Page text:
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Avoiding The Amt Trap

More and more taxpayers are finding a hidden tax on their individual tax returns. This tax was originally designed to not allow taxpayer in the higher income brackets take advantage of tax driven policy like deducting:

- A lot of itemized deductions
- High local and state tax deductions
- Child exemptions
- A Mortgage deduction

Just to give you a sense of who might get caught. If your joint income is below $150,000 you are allowed a $58,000 AMT exemption. What that means is that you can safely deduct up to $58,000 of the deductions listed above without incurring the AMT tax However, once taxable income climbs above $150,000 the exemption is phased out by 25 cents for every dollar earned above that until finally at $382,000, there is no exemption at all. This year only 1.8 percent of married couples with two kids and an adjusted gross income between $75,000 and $100,000 will be subject to AMT. However, about 73% of the taxpayers earning income above $382,000 will experience AMT.

The following tax planning strategies should be reviewed to help individuals counter the AMT and plan successfully for their financial future:

1. Acceleration of Ordinary Income. Individuals who expect to owe should consider accelerating ordinary and short-term capital gain income and deferring into the next year. Possible deductions to defer include state and local income taxes, real estate taxes, and miscellaneous itemized deductions subject to the two percent floor, which are not deductible under the AMT system. This planning technique is contrary to typical advice, but it may lower the ultimate tax bill.

2. Acceleration of Expenses. Individuals who are not subject to the AMT in 2005, but who will be in 2006, should accelerate expenses that are not deductible for AMT purposes into 2005. Also, they should consider selling private activity bonds and or paying off home equity debt if the interest expense is not deductible for AMT purposes.

3. Blend Tax Rates between years. Some of the differences between the AMT and regular tax systems are merely matters of the timing when deductions are taken. For instance, the AMT generally requires slower depreciation than is permitted for regular tax purposes. Other differences are permanent; for example, state income taxes can never be deducted under the AMT system, while under the regular system, they are deductible when paid. Paying AMT in one year may generate a credit against a future year's regular tax, particularly when adjustments are due to timing differences. Overall, an individual may be better off if AMT is paid in a previous year in order to gain a credit in a later year. Perform a multi-year analysis to anticipate the effect of planning techniques used in 2005 on future years.

4. Stock Option Exercises. Consider whether any exercised incentive stock options should be disqualified (a disqualified disposition) before year-end to minimize the AMT liability, especially if the stock has dropped in value.

5. Beware of the AMT Traps. Watch out for other AMT traps, such as income from private activity (municipal) bonds, which is taxable under the AMT. In addition, certain mortgage interest, such as from a home equity loan, is subject to AMT if the funds from the loan are not used to buy, build, or substantially improve a primary or second home.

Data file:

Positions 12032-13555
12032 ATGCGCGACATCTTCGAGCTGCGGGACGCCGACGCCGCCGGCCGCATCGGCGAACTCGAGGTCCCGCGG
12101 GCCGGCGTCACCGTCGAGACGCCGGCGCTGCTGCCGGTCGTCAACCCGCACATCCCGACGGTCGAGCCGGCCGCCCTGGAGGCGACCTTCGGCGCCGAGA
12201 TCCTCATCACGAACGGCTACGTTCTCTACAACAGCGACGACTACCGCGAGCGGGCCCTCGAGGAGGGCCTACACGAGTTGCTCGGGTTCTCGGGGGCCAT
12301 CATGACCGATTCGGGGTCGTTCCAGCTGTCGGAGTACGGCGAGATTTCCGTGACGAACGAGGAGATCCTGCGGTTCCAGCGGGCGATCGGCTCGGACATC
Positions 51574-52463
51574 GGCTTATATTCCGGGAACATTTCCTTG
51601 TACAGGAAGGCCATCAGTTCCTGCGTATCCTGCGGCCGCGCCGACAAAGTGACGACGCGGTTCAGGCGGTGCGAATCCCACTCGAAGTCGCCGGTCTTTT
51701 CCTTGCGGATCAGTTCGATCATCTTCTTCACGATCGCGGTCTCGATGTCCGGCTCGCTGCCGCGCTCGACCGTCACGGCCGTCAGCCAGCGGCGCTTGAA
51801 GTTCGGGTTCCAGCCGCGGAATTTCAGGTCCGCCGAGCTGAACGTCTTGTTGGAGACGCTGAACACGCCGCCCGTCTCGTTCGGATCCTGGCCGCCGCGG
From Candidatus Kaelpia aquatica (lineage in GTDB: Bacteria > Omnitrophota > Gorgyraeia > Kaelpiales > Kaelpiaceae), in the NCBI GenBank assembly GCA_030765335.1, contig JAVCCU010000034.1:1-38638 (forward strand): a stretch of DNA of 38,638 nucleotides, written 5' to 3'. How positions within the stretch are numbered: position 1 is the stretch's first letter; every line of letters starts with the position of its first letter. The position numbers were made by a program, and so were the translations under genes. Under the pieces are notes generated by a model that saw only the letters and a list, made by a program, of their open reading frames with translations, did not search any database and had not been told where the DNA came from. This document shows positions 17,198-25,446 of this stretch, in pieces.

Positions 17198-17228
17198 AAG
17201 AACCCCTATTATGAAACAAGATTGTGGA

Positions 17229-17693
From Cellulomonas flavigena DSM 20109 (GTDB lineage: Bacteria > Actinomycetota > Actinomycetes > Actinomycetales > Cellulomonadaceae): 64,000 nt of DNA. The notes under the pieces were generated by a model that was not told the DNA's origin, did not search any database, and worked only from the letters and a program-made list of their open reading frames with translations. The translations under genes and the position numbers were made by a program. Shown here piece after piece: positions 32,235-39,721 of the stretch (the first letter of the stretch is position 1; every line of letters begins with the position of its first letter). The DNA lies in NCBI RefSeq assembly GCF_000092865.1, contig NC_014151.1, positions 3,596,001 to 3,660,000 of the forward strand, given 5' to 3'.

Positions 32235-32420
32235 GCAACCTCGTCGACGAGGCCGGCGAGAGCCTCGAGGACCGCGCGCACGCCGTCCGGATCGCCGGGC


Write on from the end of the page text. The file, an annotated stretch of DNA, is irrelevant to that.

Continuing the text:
6. Utilizing Lower Capital Gain Rates. Taking advantage of lower capital gains rates can produce AMT implications in several situations, so be careful to consider the overall tax situation before taking any action. For example, the bargain element associated with the exercise of an incentive stock option is subject to AMT. Similarly, any large capital gain may raise your state and local taxes to a level that would trigger AMT. The resulting AMT could wipe out some or all of the benefit expected from the lower capital gains rate. This makes it particularly important to plan on a multiyear basis for transactions that could trigger the AMT.

7. Perform an AMT self diagnosis. Falling victim to the AMT has many possible causes, but individuals may be particularly prone to AMT if any of the following issues exist: - Large state and local tax deductions - Large long-term capital gains - Large deductions for accelerated depreciation - Large miscellaneous itemized deductions - Mineral investments generating percentage depletion and intangible drilling costs - Research and development expenses - An exercise of incentive stock options - Tax-exempt income from private activity bonds

If one or more of these conditions affects you, you should discuss your AMT situation with your tax adviser, as soon as possible. Planning now will help net savings today, and it will best position individuals for the future.

Submitted by:

Alan Olsen

Alan L. Olsen is the managing partner at Greenstein, Rogoff, Olsen & Co., a top Bay Area CPA firm. A specialist in income tax planning, he frequently lectures and writes articles on tax issues for professional organizations and community groups. His website is ranked one of the top in the nation among accounting firms: http://www.groco.com




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